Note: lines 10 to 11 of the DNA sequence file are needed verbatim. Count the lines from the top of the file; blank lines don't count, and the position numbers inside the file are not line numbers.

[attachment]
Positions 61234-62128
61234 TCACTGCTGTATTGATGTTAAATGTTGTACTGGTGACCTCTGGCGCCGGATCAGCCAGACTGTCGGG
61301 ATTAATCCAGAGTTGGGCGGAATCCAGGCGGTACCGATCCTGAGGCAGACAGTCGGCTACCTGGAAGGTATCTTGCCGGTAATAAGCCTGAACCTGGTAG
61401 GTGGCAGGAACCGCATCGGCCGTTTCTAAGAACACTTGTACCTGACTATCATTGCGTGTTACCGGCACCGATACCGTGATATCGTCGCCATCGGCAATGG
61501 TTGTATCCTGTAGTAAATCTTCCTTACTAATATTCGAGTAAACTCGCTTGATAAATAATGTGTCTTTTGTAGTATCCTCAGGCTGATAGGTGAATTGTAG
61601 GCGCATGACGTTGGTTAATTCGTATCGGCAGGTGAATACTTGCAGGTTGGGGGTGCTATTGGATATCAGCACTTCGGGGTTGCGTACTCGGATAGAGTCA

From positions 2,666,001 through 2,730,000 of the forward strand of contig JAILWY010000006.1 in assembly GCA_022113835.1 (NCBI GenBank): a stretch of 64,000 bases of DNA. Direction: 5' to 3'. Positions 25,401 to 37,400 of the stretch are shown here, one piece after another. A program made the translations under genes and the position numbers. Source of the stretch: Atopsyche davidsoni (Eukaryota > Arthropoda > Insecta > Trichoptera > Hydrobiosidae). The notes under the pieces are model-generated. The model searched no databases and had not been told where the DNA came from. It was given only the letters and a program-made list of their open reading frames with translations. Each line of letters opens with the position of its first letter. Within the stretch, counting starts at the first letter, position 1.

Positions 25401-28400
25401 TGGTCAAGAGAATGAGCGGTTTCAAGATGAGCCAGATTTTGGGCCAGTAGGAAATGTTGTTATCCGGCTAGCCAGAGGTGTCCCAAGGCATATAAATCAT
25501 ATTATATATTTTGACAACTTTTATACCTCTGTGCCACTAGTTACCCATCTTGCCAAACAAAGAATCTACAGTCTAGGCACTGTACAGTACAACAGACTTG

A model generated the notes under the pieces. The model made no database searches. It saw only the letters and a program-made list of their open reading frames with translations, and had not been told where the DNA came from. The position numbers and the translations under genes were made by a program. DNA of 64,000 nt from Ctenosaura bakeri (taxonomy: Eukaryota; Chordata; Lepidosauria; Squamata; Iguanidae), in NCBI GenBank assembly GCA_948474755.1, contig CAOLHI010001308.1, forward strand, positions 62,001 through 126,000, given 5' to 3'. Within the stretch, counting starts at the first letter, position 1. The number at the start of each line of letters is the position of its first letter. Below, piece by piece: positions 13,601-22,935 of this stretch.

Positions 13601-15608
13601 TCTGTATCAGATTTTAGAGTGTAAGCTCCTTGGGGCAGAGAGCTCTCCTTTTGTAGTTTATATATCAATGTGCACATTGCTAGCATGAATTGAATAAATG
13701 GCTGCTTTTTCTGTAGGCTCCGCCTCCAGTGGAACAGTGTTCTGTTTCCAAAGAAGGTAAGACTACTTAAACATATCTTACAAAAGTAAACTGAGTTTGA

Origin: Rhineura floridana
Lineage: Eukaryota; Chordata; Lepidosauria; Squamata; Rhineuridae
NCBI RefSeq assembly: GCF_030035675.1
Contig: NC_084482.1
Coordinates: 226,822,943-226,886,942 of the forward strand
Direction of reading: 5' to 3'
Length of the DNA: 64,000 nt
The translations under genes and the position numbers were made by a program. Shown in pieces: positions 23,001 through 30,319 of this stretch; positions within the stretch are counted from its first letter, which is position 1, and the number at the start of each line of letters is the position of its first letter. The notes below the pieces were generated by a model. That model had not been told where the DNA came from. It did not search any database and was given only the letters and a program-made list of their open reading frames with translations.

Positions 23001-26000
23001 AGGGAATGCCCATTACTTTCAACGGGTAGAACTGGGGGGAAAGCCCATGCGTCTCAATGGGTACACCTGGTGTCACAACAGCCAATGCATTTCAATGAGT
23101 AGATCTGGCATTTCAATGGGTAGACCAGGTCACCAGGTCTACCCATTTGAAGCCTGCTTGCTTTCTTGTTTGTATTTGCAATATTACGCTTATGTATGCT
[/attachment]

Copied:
25501 ATTATATATTTTGACAACTTTTATACCTCTGTGCCACTAGTTACCCATCTTGCCAAACAAAGAATCTACAGTCTAGGCACTGTACAGTACAACAGACTTG

A model generated the notes under the pieces. The model made no database searches. It saw only the letters and a program-made list of their open reading frames with translations, and had not been told where the DNA came from. The position numbers and the translations under genes were made by a program. DNA of 64,000 nt from Ctenosaura bakeri (taxonomy: Eukaryota; Chordata; Lepidosauria; Squamata; Iguanidae), in NCBI GenBank assembly GCA_948474755.1, contig CAOLHI010001308.1, forward strand, positions 62,001 through 126,000, given 5' to 3'. Within the stretch, counting starts at the first letter, position 1. The number at the start of each line of letters is the position of its first letter. Below, piece by piece: positions 13,601-22,935 of this stretch.